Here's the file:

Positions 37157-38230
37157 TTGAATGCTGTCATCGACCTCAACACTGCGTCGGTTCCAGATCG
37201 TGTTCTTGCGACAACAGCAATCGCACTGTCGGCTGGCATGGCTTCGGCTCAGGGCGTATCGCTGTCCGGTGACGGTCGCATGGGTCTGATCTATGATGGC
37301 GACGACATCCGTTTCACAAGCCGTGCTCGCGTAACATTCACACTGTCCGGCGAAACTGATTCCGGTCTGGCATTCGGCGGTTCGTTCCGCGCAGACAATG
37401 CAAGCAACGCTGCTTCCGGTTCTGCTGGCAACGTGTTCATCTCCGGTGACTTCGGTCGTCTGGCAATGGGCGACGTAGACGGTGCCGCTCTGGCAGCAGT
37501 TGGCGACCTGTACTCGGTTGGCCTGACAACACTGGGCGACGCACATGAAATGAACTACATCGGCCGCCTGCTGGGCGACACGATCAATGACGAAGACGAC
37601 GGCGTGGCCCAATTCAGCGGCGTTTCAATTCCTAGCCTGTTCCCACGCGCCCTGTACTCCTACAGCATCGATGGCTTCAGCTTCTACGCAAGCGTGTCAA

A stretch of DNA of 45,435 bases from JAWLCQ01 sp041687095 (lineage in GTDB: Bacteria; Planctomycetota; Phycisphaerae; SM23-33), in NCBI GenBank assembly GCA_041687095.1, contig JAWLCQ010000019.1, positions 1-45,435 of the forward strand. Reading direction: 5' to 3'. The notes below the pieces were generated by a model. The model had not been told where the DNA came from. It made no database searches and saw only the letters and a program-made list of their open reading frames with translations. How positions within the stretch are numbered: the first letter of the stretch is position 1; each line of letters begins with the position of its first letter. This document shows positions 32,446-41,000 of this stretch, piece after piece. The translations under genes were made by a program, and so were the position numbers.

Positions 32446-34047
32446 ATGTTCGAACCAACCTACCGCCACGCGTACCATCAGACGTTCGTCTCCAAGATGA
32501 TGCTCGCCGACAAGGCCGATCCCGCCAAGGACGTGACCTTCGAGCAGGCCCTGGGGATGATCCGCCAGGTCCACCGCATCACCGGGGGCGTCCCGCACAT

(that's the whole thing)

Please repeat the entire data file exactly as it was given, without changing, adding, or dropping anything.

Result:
Positions 37157-38230
37157 TTGAATGCTGTCATCGACCTCAACACTGCGTCGGTTCCAGATCG
37201 TGTTCTTGCGACAACAGCAATCGCACTGTCGGCTGGCATGGCTTCGGCTCAGGGCGTATCGCTGTCCGGTGACGGTCGCATGGGTCTGATCTATGATGGC
37301 GACGACATCCGTTTCACAAGCCGTGCTCGCGTAACATTCACACTGTCCGGCGAAACTGATTCCGGTCTGGCATTCGGCGGTTCGTTCCGCGCAGACAATG
37401 CAAGCAACGCTGCTTCCGGTTCTGCTGGCAACGTGTTCATCTCCGGTGACTTCGGTCGTCTGGCAATGGGCGACGTAGACGGTGCCGCTCTGGCAGCAGT
37501 TGGCGACCTGTACTCGGTTGGCCTGACAACACTGGGCGACGCACATGAAATGAACTACATCGGCCGCCTGCTGGGCGACACGATCAATGACGAAGACGAC
37601 GGCGTGGCCCAATTCAGCGGCGTTTCAATTCCTAGCCTGTTCCCACGCGCCCTGTACTCCTACAGCATCGATGGCTTCAGCTTCTACGCAAGCGTGTCAA

A stretch of DNA of 45,435 bases from JAWLCQ01 sp041687095 (lineage in GTDB: Bacteria; Planctomycetota; Phycisphaerae; SM23-33), in NCBI GenBank assembly GCA_041687095.1, contig JAWLCQ010000019.1, positions 1-45,435 of the forward strand. Reading direction: 5' to 3'. The notes below the pieces were generated by a model. The model had not been told where the DNA came from. It made no database searches and saw only the letters and a program-made list of their open reading frames with translations. How positions within the stretch are numbered: the first letter of the stretch is position 1; each line of letters begins with the position of its first letter. This document shows positions 32,446-41,000 of this stretch, piece after piece. The translations under genes were made by a program, and so were the position numbers.

Positions 32446-34047
32446 ATGTTCGAACCAACCTACCGCCACGCGTACCATCAGACGTTCGTCTCCAAGATGA
32501 TGCTCGCCGACAAGGCCGATCCCGCCAAGGACGTGACCTTCGAGCAGGCCCTGGGGATGATCCGCCAGGTCCACCGCATCACCGGGGGCGTCCCGCACAT